Posted February. 17, 2017 07:09,
Updated February. 17, 2017 07:15
The 588 Cheongryangri District, the one of the first prostitutes’ street and the biggest red light district in Korea, will soon become history. The city government of Seoul will press ahead with tearing down the district starting next month. Instead, the area will be used as premises of hotels, department stores, officetels, and high-rising buildings of residential and commercial complex. Having housed about 200 shops, the 588 district was one of the three major brothels in Korea along with Miari Texas and Cheonho-dong Texas. The neighborhood is trying to purge itself of a stigma as the largest brothel in Korea and transform into a new, clean city.
The origin of Korean brothels dates back to the early 1900s from the red light district formed near residence areas of Japanese people. The authorities adopted a legal system, allowing prostitution and imposing taxes. In 1947, the U.S. military government in Korea scrapped this system, and in 1961, the Korean government enacted the Act on Prevention of Prostitution, but their lack of clampdowns effectively meant acquiescence to sex trafficking. Since the Roh Moo-hyun administration introduced the Special Law on Prostitution in 2004, Korea’s brothels have begun to go downhill. Conditions are not so different with the well-known brothels in other regions such as Wanwol-dong in Busan, Jagalmadang in Daegu, or Yongjugol in Paju.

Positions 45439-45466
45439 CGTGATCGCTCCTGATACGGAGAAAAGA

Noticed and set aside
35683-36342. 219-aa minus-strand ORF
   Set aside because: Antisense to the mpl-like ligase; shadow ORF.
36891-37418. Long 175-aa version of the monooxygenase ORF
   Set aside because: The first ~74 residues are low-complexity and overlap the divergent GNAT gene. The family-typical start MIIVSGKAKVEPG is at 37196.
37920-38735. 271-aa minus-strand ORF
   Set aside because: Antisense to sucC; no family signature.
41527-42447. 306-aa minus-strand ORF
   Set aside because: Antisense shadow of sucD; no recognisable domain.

It is no stretch to call prostitution the oldest occupation in history. Prostitution was practiced even in the ancient cities such as Sumer and Babylon. Some cite the balloon effect, where a dent made in one place only ends up inflating a bump in other. Recently, sex traffickers are finding themselves thriving on online venues such as Facebook and Twitter. If this is any indication, among the 34 member states of the OECD, South Korea and Slovenia are the only countries that banned prostitution altogether. Six nations are allowing prostitution to a limited extent while 26 have legalized it across the board.
In March last year, the Constitutional Court of Korea recognized constitutionality of the Special Law on Prostitution, a bill designed to punish not only buyers of sex but prostitutes. The decision reflects a view that unlike adultery, social consensus has yet to be reached in Korea to recognize sex-selling as a legitimate job. For those women, however, prostitution is a means of survival, not an agenda for some sophisticated discussion on sexual autonomy or freedom to choose occupation. Policymakers need to make more effort to think of a way to help their survival.